Monday, December 29, 2008

My Favorite Blog Posts by Bloggers I Follow on Twitter

This is the time of year for making up lists. This is my list of favorite blog posts by bloggers I follow on Twitter. Twitter? You say. I learned about Twitter along with using the Internet to LISTEN from Beth Kanter at the Kelloggs College of Consultants convening and I am hooked. I’ll be blogging about Twitter during the year, but for now here is my list..

Beth's Blog: How Nonprofits Can Use Social Media by Beth Kanter is THE blog for nonprofits to read for using web 2.0 tools. This is an award winning blog and Beth self describes her blog as “A place to capture and share ideas, experiment with and exchange links and resources about the adoption challenges, strategy, and ROI of nonprofits and social media.” It is hard to choose a favorite post at Beth’s Blog but a recent one is perfect for this time of year. “How Can We Make Charitable Giving A Year-Round Habit?” has an idea for each month – great for New Year’s resolutions.
Beth's Blog - How Can We Make Charitable Giving A Year-Round Habit?

Heather Carpenter writes Nonprofit Leadership601. Heather is a PhD student in Nonprofit Leadership and gets to attend many of the major nonprofit conferences around the country. She provides an academic, professional yet young and fresh perspective on nonprofits issues...a blog worth reading. I’m sorry, its shameless, but I can’t deny that this is my favorite post – Heather named me as one of her “Top Next Generation of Nonprofit Leaders You Should Know" list. It is such an honor to be on Heather’s list.
Heather's Blog - Top Next Generation of Nonprofit Leaders You Should Know

Rosetta Thurman is a 26 year old African American nonprofit professional in Washington DC who writes a blog from the perspective of who she is. For us older folks she provides an insider’s peak at how some one from this demographic operates in the nonprofit world. I’ll call it “committed and edgy.” It can be very enlightening. Her recent post, “10 Ways to Become a Better Nonprofit Leader in 2009” is right on target. Great advice – and a little different than what the over 50 crowd would recommend. 10 Ways to Become a Better Nonprofit Leader in 2009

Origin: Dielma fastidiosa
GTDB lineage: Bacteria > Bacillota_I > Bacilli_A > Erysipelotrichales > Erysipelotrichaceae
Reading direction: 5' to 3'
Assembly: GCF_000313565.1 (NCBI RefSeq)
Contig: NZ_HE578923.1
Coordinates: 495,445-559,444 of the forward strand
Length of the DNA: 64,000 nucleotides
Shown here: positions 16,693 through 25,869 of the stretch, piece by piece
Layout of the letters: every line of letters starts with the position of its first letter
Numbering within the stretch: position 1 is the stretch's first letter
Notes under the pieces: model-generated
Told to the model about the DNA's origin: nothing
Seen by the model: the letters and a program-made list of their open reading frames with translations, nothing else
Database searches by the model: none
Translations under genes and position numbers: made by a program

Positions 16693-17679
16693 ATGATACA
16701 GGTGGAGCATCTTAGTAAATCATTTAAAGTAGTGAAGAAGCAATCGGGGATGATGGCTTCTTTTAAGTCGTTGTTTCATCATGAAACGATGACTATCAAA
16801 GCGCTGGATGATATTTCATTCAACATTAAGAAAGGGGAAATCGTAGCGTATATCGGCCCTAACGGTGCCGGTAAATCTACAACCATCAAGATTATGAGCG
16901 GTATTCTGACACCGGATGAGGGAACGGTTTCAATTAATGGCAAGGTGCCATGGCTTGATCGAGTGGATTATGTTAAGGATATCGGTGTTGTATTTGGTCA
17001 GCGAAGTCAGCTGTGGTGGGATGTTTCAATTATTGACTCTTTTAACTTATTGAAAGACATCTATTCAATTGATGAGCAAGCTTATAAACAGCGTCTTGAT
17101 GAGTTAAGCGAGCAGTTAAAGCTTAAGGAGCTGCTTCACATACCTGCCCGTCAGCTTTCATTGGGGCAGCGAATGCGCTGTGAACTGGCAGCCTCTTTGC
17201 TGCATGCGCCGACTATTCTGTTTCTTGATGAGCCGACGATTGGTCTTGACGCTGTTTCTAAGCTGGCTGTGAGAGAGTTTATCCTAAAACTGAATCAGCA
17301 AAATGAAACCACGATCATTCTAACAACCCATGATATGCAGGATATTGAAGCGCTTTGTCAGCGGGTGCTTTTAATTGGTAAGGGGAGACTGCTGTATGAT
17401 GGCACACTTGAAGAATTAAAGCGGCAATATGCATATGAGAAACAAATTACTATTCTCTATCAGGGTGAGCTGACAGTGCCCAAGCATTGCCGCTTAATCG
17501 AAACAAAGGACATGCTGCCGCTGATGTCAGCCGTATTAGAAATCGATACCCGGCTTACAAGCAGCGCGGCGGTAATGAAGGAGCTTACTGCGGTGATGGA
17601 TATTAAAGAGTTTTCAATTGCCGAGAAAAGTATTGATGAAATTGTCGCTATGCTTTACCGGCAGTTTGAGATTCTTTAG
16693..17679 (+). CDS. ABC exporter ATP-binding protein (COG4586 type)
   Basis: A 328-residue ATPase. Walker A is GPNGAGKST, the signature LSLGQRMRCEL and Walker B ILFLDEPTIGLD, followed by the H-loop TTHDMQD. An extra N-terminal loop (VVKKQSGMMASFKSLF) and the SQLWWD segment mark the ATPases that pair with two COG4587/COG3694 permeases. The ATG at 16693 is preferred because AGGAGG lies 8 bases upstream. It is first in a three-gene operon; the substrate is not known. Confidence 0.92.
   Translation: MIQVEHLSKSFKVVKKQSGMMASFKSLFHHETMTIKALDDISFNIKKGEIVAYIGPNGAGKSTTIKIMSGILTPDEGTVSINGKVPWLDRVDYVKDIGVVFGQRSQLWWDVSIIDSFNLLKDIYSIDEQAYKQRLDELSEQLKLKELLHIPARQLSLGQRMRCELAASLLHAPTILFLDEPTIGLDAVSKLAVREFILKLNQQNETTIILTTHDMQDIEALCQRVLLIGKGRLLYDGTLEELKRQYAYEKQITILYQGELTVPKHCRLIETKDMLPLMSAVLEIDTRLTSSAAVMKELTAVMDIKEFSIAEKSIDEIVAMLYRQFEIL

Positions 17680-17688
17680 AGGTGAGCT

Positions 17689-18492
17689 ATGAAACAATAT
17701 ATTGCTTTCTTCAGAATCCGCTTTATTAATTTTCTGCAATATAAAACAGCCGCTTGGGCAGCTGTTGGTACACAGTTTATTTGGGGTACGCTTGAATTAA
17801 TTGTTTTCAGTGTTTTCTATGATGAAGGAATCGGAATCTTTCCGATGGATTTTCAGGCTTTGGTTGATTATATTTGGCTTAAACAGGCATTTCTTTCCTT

Hildy Gottlieb, author of many books for nonprofits, writes “Create the Future.” Her blog is focused on seeing the big picture and connecting that with the details which allow you to “create the future” rather than just seeing what happens. Hildy is also prolific and writes so many inspiring posts that it is hard to choose just one. Hildy’s blog is not for those of you who are looking for short posts and five point lists. Hildy is more like an opinion columnist. She weaves her ideas through personal experiences and epiphanies and builds a relationship with you. Her blog is for those of you who want to be regular readers not those of you wanting a quick fix on a particular topic. Check out this post – “Building Cooperation” – and make sure you read the comments also. Hildy is great at creating conversation and her blog posts frequently have insightful comments also.
Hildy Building Cooperation

Chris Brogan provides advice on how to use social media and social networks to build relationships and deliver value. His recent post, If I Started Today” gives the best simple, straightforward advice I have seen anywhere for getting started with Web 2.0. Don’t miss this right on target piece. Read the comments – great advice there too.